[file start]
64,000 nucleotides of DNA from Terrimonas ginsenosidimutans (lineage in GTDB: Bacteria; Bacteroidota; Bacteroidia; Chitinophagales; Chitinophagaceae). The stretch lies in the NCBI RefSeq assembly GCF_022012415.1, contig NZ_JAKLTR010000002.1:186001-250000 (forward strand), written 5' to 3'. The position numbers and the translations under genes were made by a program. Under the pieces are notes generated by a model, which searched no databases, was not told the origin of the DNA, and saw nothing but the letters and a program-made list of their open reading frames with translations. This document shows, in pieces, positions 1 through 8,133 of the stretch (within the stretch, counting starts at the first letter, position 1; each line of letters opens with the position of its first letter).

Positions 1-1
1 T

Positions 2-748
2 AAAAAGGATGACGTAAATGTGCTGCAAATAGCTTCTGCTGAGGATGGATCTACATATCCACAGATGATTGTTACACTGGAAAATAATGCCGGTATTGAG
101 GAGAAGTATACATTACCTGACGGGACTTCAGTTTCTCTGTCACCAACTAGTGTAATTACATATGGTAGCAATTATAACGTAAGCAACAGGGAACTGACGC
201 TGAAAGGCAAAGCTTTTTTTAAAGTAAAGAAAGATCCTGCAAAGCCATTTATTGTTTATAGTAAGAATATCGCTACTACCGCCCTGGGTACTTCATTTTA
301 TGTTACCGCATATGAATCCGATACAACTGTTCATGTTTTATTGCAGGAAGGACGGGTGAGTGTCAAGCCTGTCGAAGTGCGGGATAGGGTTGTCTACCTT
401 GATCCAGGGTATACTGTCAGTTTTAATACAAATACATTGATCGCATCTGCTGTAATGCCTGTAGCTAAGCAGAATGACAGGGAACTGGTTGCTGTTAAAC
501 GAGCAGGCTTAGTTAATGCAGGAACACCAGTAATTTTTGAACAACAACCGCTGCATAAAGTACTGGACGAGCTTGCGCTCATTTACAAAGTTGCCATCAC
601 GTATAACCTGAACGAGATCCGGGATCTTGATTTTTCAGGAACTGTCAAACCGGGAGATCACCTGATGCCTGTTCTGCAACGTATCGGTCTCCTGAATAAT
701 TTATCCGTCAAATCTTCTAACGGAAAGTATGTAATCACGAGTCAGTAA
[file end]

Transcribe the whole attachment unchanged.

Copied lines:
64,000 nucleotides of DNA from Terrimonas ginsenosidimutans (lineage in GTDB: Bacteria; Bacteroidota; Bacteroidia; Chitinophagales; Chitinophagaceae). The stretch lies in the NCBI RefSeq assembly GCF_022012415.1, contig NZ_JAKLTR010000002.1:186001-250000 (forward strand), written 5' to 3'. The position numbers and the translations under genes were made by a program. Under the pieces are notes generated by a model, which searched no databases, was not told the origin of the DNA, and saw nothing but the letters and a program-made list of their open reading frames with translations. This document shows, in pieces, positions 1 through 8,133 of the stretch (within the stretch, counting starts at the first letter, position 1; each line of letters opens with the position of its first letter).

Positions 1-1
1 T

Positions 2-748
2 AAAAAGGATGACGTAAATGTGCTGCAAATAGCTTCTGCTGAGGATGGATCTACATATCCACAGATGATTGTTACACTGGAAAATAATGCCGGTATTGAG
101 GAGAAGTATACATTACCTGACGGGACTTCAGTTTCTCTGTCACCAACTAGTGTAATTACATATGGTAGCAATTATAACGTAAGCAACAGGGAACTGACGC
201 TGAAAGGCAAAGCTTTTTTTAAAGTAAAGAAAGATCCTGCAAAGCCATTTATTGTTTATAGTAAGAATATCGCTACTACCGCCCTGGGTACTTCATTTTA
301 TGTTACCGCATATGAATCCGATACAACTGTTCATGTTTTATTGCAGGAAGGACGGGTGAGTGTCAAGCCTGTCGAAGTGCGGGATAGGGTTGTCTACCTT
401 GATCCAGGGTATACTGTCAGTTTTAATACAAATACATTGATCGCATCTGCTGTAATGCCTGTAGCTAAGCAGAATGACAGGGAACTGGTTGCTGTTAAAC
501 GAGCAGGCTTAGTTAATGCAGGAACACCAGTAATTTTTGAACAACAACCGCTGCATAAAGTACTGGACGAGCTTGCGCTCATTTACAAAGTTGCCATCAC
601 GTATAACCTGAACGAGATCCGGGATCTTGATTTTTCAGGAACTGTCAAACCGGGAGATCACCTGATGCCTGTTCTGCAACGTATCGGTCTCCTGAATAAT
701 TTATCCGTCAAATCTTCTAACGGAAAGTATGTAATCACGAGTCAGTAA